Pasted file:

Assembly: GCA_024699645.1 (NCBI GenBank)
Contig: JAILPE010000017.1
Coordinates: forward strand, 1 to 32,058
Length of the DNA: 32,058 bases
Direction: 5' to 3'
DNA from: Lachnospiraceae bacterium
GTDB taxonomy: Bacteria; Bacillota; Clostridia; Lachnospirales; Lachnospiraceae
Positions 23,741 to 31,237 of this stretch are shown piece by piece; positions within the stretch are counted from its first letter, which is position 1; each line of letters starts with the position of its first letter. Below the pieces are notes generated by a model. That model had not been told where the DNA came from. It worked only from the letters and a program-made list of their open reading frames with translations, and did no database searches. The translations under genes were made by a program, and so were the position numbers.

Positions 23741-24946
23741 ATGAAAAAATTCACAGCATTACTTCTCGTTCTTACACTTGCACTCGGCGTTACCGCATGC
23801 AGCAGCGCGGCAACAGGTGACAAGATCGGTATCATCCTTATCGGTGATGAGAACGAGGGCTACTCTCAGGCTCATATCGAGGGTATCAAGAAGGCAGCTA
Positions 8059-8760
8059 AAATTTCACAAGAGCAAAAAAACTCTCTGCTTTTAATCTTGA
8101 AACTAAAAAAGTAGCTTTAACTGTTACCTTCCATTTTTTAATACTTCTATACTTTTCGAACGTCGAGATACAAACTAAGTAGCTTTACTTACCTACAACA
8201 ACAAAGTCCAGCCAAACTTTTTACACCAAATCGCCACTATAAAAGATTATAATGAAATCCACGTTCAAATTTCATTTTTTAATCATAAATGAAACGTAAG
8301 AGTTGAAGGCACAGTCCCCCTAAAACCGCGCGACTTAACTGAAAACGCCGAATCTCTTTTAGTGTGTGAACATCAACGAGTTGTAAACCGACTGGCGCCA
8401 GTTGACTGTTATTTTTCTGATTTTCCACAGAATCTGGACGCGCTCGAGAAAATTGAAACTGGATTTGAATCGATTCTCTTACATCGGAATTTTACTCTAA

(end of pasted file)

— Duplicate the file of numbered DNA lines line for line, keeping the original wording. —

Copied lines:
Assembly: GCA_024699645.1 (NCBI GenBank)
Contig: JAILPE010000017.1
Coordinates: forward strand, 1 to 32,058
Length of the DNA: 32,058 bases
Direction: 5' to 3'
DNA from: Lachnospiraceae bacterium
GTDB taxonomy: Bacteria; Bacillota; Clostridia; Lachnospirales; Lachnospiraceae
Positions 23,741 to 31,237 of this stretch are shown piece by piece; positions within the stretch are counted from its first letter, which is position 1; each line of letters starts with the position of its first letter. Below the pieces are notes generated by a model. That model had not been told where the DNA came from. It worked only from the letters and a program-made list of their open reading frames with translations, and did no database searches. The translations under genes were made by a program, and so were the position numbers.

Positions 23741-24946
23741 ATGAAAAAATTCACAGCATTACTTCTCGTTCTTACACTTGCACTCGGCGTTACCGCATGC
23801 AGCAGCGCGGCAACAGGTGACAAGATCGGTATCATCCTTATCGGTGATGAGAACGAGGGCTACTCTCAGGCTCATATCGAGGGTATCAAGAAGGCAGCTA
Positions 8059-8760
8059 AAATTTCACAAGAGCAAAAAAACTCTCTGCTTTTAATCTTGA
8101 AACTAAAAAAGTAGCTTTAACTGTTACCTTCCATTTTTTAATACTTCTATACTTTTCGAACGTCGAGATACAAACTAAGTAGCTTTACTTACCTACAACA
8201 ACAAAGTCCAGCCAAACTTTTTACACCAAATCGCCACTATAAAAGATTATAATGAAATCCACGTTCAAATTTCATTTTTTAATCATAAATGAAACGTAAG
8301 AGTTGAAGGCACAGTCCCCCTAAAACCGCGCGACTTAACTGAAAACGCCGAATCTCTTTTAGTGTGTGAACATCAACGAGTTGTAAACCGACTGGCGCCA
8401 GTTGACTGTTATTTTTCTGATTTTCCACAGAATCTGGACGCGCTCGAGAAAATTGAAACTGGATTTGAATCGATTCTCTTACATCGGAATTTTACTCTAA